Position of pixel in 3D world space?


Can anyone tell me how to compute the 3D world position of a 2D pixel (x, y)?

The 2D pixel lies in the image. The image is on a rectangle in 3D space. What are the 3D coordinates of this pixel?



After you do your transformation (it must always start from glLoadIdentity(); and before glPopMatrix() , use
glGetFloatv(GL_MODELVIEW_MATRIX,cvm) to get the tranfromed matrix;where cvm is used to hold it which is defined as: float cvm[16];
Then you call something like below;
convert_m(oldx,oldy,oldz,& newx,&newy,&newz);(cvm of course is the input to this function too)
where old is something you know before transformation and new is the output which is what you want to know after transforamtion.
Hope you get it

Originally posted by slammo:

Can anyone tell me how to compute the 3D world position of a 2D pixel (x, y)?

The 2D pixel lies in the image. The image is on a rectangle in 3D space. What are the 3D coordinates of this pixel?


Hi, thanks for your post to my question.

If I understand what you’re saying, the transformation between a pixel’s screen coordinate and its world space coordinate depends on the modelview matrix. I agree, in fact, I think it also depends on the viewport and the projection matrix.

My question is, given a pixel’s coordinate, (x, y) on the screen, and the modelview matrix, projection matrix, and viewport, how do I compute the pixel’s location in 3D space?

Best regards,

read up on gluUnProject(). it does what you need


Thanks for your suggestion, jebus.

gluUnproject requires an image-space z-coordinate. What z-coordinate should be used? I tried z = 0 but this didn’t work – I assume because z = 0 is the near clipping plane, which is in a different location than the image plane. Any suggestions?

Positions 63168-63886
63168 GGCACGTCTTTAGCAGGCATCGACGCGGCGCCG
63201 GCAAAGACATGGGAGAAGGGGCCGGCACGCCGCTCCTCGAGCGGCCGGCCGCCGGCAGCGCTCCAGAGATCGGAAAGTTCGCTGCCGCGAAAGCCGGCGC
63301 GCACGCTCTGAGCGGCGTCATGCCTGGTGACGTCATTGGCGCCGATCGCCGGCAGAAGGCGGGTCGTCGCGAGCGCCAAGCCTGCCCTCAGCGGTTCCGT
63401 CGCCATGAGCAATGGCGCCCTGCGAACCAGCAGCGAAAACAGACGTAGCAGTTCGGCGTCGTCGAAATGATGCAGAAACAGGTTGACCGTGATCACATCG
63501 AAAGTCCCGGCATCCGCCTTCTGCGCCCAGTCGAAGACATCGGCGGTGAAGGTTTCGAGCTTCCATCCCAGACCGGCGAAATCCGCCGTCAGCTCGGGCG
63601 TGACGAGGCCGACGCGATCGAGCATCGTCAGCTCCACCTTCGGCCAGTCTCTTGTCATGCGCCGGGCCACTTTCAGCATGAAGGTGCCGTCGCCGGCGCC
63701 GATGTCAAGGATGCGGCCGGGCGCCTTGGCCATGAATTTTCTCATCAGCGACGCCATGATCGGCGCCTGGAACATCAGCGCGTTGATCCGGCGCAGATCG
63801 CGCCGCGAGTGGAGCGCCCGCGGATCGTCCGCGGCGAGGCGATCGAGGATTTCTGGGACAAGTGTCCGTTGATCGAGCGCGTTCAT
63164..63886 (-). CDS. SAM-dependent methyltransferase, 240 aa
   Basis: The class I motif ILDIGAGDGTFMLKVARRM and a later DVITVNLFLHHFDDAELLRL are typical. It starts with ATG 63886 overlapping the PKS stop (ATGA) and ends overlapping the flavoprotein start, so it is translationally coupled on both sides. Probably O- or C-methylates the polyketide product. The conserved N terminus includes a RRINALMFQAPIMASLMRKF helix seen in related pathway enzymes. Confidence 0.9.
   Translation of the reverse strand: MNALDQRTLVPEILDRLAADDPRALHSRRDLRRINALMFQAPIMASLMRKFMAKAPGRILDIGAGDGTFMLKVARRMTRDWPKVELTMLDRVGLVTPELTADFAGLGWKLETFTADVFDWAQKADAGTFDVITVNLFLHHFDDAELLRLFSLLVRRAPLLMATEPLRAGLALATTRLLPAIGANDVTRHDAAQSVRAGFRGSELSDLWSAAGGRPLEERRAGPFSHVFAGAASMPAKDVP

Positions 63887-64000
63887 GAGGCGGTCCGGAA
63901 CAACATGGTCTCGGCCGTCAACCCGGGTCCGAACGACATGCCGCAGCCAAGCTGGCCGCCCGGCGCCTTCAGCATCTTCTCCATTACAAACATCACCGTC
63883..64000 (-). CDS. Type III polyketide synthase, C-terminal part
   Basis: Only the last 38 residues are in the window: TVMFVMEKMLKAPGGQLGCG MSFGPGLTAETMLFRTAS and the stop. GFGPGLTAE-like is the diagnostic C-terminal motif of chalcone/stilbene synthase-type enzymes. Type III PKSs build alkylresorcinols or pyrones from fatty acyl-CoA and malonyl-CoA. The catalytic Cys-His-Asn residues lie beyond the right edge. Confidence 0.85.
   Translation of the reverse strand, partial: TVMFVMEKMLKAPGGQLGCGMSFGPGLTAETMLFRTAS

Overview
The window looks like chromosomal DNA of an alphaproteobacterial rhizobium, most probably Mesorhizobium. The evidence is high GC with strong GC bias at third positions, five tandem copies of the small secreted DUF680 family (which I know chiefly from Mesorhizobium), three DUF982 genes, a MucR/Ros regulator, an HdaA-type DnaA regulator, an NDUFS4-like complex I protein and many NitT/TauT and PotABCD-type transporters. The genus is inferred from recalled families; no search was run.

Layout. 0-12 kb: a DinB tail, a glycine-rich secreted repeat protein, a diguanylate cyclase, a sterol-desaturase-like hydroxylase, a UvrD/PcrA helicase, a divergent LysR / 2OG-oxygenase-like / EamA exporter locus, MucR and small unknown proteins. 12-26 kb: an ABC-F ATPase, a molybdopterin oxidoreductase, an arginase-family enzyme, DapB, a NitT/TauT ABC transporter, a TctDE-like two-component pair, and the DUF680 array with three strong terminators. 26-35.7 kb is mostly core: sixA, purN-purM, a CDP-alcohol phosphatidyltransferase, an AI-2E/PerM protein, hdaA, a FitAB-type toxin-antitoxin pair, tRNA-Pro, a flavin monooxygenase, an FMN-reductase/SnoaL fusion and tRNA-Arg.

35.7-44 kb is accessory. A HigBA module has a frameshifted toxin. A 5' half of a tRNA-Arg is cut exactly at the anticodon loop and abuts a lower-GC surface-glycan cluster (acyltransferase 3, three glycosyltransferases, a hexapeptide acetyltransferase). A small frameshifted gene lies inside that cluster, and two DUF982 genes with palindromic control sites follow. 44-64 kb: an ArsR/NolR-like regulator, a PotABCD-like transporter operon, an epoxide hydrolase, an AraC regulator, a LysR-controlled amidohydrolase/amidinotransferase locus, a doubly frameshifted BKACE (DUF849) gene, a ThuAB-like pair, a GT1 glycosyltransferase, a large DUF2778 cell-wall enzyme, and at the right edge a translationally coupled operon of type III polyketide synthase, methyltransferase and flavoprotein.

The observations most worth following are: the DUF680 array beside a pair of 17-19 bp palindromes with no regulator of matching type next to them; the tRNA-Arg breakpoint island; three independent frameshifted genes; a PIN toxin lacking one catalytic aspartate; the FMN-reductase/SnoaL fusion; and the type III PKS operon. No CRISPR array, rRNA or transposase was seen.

read it back from the depth buffer using glReadPixels

Thanks for the suggestion, chowe6685.

Reading the z-value from the depth buffer would give the position of the 3D point that projects onto the image pixel(x, y).

Instead, I am looking for the 3D position of the image pixel(x, y).


so what you want to do is convert from image/rectangle space to world space, right? how about something like the following:

//rectangle points in world space. assume they're initialized.
Vector3 lowerLeft, lowerRight, upperLeft, upperRight;

//assume that the image covers the entire rectangle.
int xMin = 0, xMax = imageWidth, yMin = 0, yMax = imageHeight;

//image space coords. assume they're initialized.
int x, y;

float xFactor = x/(xMax-xMin);
float yFactor = y/(yMax-yMin);

Vector3 worldPt = (1.0f-xFactor)*(1.0f-yFactor)*lowerLeft + (xFactor)*(1.0f-yFactor)*lowerRight + (xFactor)*(yFactor)*upperRight + (1.0f-xFactor)*(yFactor)*upperLeft;

there might be something wrong with the code there, but it illustrates the general idea.

There is none. You cannot compute it.
If you are familiar with 3d space, you’ll know that viewport is a plane. If you take a point on this plane(your pixel), you cannot know from where it was projected, decause you need z value. You can find a line, which projectzion onto the line is your pixel:


__. plane with pixel

slammo, what are you asking for here?

do you want the world coordinate corresponding to a particular screen coordinate? or do you have a textured rectangle in world space and you want the world coordinate of an image coordinate on the textured rectangle? if it’s the latter, my previously posted code should work. if it’s the former, you have to read back the projected z value from the depth buffer and call gluUnProject() with the appropriate transforms, as everyone’s been saying.

Thanks for the posts, Zengar and SThomas.

Think of it this way – all unclipped points in 3D space project to the image, which is a rectangle lying somewhere in 3D space.

Each pixel in the image also has a 3D location, since it lies in the image rectangle. Note the location of a pixel is not the same as the location of a 3D point that projects to the pixel – that is why reading from the z-buffer will not work here.

SThomas, I believe your code would work if the 3D coordinates of the image rectangle were known. How would one compute these?


I think you’re misunderstanding what the depth buffer is, slammo. It is not the z-coordinate of the point in world coordinates. It is a value between 0-1 that specifies where it is proportionately between the near and far clip plane. So, you use the x and y from the screen coordinates, and the z from the depth buffer value at that point, then use gluUnproject and you should get what you need.